In the novel by Cervantes Don Quixote, a simple country gentleman, has been inspired by his reading of romances, tales of the adventures of knights errant of old, to imitate their example and go out in search of wrongs to right. He is accompanied by Sancho Panza, a villager now appointed squire to the Knight of the Sorrowful Countenance. Throughout the novel Don Quixote is misled by his imagination, tilting at windmills that he sees as giants, attacking a flock of sheep that he sees as a hostile army. In the episode of Master Peter's puppet show, Don Quixote mistakes the puppets of the story, one of knightly adventure, for heroes in need of his help. He intervenes to destroy the enemies of Don Gayferos and Melisendra, thinking to secure their escape from the pursuing Moors. In doing this he breaks the puppets, leaving Master Peter to do what he can with what is left of his business.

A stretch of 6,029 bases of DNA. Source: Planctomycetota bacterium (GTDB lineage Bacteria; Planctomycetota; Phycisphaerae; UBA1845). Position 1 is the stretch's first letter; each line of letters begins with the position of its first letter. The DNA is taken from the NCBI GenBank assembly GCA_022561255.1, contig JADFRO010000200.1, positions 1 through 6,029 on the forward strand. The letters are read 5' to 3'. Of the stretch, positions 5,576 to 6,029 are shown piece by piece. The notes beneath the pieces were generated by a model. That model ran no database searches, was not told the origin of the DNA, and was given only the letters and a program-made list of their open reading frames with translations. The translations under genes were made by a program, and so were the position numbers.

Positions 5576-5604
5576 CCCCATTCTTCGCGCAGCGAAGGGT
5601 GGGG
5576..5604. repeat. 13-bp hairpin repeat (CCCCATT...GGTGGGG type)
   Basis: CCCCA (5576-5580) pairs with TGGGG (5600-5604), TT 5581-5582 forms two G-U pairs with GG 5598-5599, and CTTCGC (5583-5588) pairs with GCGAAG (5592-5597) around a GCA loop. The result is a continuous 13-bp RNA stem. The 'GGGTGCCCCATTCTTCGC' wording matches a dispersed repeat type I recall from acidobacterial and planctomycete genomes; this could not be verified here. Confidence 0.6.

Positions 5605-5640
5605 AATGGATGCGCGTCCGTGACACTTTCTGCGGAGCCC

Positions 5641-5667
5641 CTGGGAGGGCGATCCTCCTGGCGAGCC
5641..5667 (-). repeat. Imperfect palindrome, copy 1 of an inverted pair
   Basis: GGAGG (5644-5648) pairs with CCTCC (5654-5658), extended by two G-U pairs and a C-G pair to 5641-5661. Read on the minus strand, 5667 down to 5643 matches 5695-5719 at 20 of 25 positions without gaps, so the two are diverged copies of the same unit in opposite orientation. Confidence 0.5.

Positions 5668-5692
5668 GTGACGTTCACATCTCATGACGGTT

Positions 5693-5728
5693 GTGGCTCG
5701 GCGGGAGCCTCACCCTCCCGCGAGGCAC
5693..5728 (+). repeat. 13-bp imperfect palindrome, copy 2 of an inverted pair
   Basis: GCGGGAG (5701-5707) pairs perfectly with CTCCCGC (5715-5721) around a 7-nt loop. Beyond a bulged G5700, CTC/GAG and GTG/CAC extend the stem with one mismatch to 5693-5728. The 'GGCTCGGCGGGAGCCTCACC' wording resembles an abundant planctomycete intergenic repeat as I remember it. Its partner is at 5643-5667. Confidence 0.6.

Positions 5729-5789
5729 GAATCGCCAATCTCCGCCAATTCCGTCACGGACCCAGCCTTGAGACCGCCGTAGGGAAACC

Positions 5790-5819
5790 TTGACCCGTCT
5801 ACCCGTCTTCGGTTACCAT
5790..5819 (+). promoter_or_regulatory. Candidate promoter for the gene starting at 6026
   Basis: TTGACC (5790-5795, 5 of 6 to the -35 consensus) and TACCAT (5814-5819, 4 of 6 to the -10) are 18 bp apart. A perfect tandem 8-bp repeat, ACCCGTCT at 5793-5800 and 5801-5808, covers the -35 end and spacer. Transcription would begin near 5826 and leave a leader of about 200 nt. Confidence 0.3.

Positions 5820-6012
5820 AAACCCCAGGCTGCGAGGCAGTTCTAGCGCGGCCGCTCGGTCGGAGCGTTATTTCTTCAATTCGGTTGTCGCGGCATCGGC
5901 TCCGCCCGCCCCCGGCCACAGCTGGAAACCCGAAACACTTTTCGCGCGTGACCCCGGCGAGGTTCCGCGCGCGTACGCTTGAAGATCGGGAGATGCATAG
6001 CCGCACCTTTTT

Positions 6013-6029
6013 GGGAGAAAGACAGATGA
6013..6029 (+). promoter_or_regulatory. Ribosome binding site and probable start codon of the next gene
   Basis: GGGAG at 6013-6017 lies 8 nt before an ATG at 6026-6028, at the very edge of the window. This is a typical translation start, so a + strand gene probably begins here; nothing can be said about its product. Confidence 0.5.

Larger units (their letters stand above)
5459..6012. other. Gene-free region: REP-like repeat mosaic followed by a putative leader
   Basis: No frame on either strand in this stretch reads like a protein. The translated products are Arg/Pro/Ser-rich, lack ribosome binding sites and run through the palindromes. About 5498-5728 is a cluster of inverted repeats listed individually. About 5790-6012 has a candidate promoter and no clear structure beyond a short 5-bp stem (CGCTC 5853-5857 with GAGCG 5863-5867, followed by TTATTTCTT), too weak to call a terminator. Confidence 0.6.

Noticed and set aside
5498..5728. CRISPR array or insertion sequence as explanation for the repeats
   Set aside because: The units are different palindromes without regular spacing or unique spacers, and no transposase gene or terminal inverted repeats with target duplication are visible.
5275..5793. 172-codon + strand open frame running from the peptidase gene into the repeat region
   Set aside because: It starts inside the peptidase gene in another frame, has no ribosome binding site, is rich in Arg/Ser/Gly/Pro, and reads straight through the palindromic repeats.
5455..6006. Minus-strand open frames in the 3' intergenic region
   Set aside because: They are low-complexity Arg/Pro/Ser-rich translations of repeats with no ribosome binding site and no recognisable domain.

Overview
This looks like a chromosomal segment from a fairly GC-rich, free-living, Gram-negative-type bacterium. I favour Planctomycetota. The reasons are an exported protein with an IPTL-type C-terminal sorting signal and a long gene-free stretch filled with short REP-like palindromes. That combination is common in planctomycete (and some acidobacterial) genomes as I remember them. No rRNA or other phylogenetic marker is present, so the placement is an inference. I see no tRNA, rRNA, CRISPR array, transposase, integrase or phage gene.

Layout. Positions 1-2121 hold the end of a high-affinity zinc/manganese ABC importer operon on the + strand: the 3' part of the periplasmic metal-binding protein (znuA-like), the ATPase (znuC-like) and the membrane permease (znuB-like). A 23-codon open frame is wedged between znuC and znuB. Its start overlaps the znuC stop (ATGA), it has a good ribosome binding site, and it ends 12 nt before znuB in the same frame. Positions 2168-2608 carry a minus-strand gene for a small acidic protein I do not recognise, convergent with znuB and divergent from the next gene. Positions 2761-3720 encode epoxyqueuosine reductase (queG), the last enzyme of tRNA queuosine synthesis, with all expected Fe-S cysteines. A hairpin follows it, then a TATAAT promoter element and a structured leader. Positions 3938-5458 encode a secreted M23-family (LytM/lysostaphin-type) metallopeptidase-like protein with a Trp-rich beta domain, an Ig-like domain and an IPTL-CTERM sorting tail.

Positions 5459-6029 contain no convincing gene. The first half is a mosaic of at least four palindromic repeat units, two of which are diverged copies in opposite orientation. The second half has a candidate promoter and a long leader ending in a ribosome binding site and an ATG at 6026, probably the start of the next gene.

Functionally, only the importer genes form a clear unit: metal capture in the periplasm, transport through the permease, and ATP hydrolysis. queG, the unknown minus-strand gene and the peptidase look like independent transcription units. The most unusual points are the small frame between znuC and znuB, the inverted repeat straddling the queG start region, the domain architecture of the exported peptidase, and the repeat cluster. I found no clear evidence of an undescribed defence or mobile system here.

El Retablo de Maese Pedro opens with  El Pregon (The Proclamation). The scene is an inn stable in La Mancha. Master Peter appears, ringing a bell, with a monkey on his shoulder. He calls for attention. During the  Sinfonia de Maese Pedro, the audience comes in, Don Quixote being bowed to a place in the front row, his long legs stretched in front of him or crossed during the following performance. Master Peter enters his booth and the boy comes in, carrying a wand, and begins the story of Don Gayferos, whose wife Melisendra, putative daughter of Charlemagne, has been taken prisoner by the Moorish King Marsilio. Don Gayferos, however, remains idle, preoccupied with his games of chess. The scene is now revealed of the court of Charlemagne, where Don Gayferos is playing chess with Don Roland. The boy draws attention to Charlemagne himself, who is angry and urges Don Gayferos to action. The latter refuses the help of Roland and will set out himself to rescue Melisendra. The scene is acted after the narrative explanation, the two knights rising from their game as the Emperor enters to appropriately stately music and confronts Don Gayferos, striking him with his sceptre, before turning away. Left alone, the two knights quarrel and Don Gayferos storms out in anger. The boy now resumes his story, telling of the captive Melisendra in her tower of the Alcazar of Saragossa, thinking of her husband and Paris. A Moor approaches stealthily and kisses her: he is seen by King Marsilio and seized.